Despite the deleterious environmental consequences, the Harper policy is full bore for the Tar Sands. Any opposition is to be discouraged. Canada has gone so far as to muzzle government scientists and cut funding for independent climate scientists.
In April 2012, Harper claimed, “Canadians are justly proud of our mining industry for its elevated sense of corporate social responsibility.”
Engler asks, “But how do Canadians feel about diplomacy that facilitates razing mountaintops, poisoning rivers and ignoring indigenous rights in dozens of countries around the world? Do most of us want our tax dollars promoting the narrow self-interest of wealthy shareholders at the expense of common people living in some poor part of the world?”
To be fair, Canada’s mining sector was negatively stigmatized before Harper formed a government.2 That reputation precedes Canada these days. In Chiapas, Mexico, governor-general Michaëlle Jean and deputy foreign minister Peter Kent were told “Canada get out.”
Engler writes, “Pick almost any country in the Global South — from Papua New Guinea to Ghana, Ecuador and the Philippines — and you will find a Canadian-run mine that has caused environmental devastation or been the scene of violent confrontations.”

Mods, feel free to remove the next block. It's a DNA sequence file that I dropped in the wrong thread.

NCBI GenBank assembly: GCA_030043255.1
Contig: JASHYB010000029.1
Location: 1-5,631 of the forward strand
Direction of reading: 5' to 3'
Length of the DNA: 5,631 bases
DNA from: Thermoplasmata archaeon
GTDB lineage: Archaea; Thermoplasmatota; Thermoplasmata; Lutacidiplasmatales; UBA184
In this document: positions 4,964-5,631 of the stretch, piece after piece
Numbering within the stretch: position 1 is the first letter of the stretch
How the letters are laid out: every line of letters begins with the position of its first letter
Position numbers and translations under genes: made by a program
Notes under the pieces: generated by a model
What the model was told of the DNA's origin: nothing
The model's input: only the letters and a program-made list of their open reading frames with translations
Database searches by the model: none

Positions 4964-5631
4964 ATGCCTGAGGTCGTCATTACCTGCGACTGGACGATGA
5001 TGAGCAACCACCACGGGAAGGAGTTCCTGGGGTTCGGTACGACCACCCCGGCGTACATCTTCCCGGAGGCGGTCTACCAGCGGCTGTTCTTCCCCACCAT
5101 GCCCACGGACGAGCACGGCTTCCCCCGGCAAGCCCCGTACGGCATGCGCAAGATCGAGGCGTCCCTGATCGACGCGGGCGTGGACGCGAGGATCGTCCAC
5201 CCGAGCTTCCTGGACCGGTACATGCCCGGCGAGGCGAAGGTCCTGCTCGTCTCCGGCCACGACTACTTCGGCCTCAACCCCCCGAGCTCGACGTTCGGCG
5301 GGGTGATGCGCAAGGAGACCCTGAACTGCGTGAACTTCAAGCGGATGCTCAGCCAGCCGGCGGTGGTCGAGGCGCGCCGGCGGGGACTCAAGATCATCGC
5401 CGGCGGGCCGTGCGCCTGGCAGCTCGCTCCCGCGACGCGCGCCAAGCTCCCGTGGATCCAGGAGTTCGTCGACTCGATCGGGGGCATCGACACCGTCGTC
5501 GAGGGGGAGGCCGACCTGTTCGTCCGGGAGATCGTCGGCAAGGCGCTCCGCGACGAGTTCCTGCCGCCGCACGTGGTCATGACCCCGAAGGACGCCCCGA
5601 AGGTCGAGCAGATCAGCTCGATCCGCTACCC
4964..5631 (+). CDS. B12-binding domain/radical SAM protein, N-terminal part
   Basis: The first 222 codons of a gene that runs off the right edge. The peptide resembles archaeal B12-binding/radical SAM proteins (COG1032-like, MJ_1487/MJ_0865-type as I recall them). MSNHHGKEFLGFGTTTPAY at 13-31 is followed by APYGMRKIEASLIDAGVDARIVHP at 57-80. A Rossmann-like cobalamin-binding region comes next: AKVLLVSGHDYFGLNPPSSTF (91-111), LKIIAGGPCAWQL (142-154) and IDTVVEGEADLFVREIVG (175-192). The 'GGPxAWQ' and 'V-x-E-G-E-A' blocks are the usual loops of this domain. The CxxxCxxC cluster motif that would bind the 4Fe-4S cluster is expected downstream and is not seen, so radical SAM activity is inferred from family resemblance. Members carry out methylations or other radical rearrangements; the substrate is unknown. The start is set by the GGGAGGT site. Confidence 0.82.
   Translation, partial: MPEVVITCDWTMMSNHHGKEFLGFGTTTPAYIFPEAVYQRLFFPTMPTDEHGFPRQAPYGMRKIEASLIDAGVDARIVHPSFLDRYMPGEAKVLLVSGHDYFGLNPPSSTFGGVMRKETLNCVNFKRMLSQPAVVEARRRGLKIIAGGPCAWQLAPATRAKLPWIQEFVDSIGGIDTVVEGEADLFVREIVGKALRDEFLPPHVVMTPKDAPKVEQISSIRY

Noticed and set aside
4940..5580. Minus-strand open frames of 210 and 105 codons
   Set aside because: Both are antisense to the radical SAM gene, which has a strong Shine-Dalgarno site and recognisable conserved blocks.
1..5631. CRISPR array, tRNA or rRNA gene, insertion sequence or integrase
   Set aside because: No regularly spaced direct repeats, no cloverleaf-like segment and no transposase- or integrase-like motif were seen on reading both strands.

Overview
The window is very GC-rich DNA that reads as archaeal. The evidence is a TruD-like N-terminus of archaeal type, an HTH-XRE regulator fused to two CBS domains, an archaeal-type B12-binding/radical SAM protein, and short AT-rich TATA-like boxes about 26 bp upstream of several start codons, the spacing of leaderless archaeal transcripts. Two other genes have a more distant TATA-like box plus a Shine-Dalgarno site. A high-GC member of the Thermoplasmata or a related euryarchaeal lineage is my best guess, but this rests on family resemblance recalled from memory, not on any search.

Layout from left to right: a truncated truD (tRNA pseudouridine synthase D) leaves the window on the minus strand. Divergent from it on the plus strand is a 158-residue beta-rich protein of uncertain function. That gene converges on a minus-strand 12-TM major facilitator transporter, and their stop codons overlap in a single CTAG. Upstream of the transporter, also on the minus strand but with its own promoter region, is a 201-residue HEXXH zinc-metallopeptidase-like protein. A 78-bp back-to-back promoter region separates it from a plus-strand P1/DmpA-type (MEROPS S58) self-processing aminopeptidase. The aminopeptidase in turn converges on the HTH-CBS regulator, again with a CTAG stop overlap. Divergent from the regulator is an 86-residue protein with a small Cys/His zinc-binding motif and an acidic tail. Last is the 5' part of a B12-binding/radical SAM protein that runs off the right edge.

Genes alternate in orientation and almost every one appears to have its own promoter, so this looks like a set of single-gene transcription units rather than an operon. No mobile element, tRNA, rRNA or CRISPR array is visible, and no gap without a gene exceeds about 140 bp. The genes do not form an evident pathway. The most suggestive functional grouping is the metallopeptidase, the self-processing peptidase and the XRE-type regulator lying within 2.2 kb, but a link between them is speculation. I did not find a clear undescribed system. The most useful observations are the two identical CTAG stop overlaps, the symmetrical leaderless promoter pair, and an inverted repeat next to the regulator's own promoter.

The Ugly Canadian criticizes NGO complicity with the Canadian government over mining interests:
[Canadian International Development Agency] CIDA-funded NGO-mining contracts are problematic for a number of reasons. First, taxpayers should not subsidize the social responsibilities of highly profitable mining companies. In addition to this obvious point, such CIDA contracts further weaken NGOs critical of Canadian operations while strengthening those groups willing to defend and work with mining companies.
The Ugly Canadian notes an October 2011 Globe and Mail Business magazine report of 19 Tanzanian villagers being killed by police and security guards at the North Mara mine while usually searching for gold. An aberration?
In 1994 Canada’s Kahama Mining Corporation had the Tanzanian police forcibly evacuate artisanal miners from the gold-rich Bulyanhulu area while the company bulldozers filled in the shafts. However, 57 miners were buried alive, an allegation affirmed by the Lawyer’s Environmental Action Team of Tanzania.2 Sadly, it seems that the lesson learned from similar violence against village gold miners is that mining corporations in collusion with the Canadian government and Tanzanian police can gloss over massacres.
Harper’s government follows the western imperialist line in the Middle East. Thus, as The Ugly Canadian makes known, Canada supported Ben Ali in Tunisia and Mubarak in Egypt; it supports the Al-Khalifa regime in Bahrain and the Saud regime, but it opposed the Libya government aligned with Gaddafi and seeks to undermine the Assad government in Syria.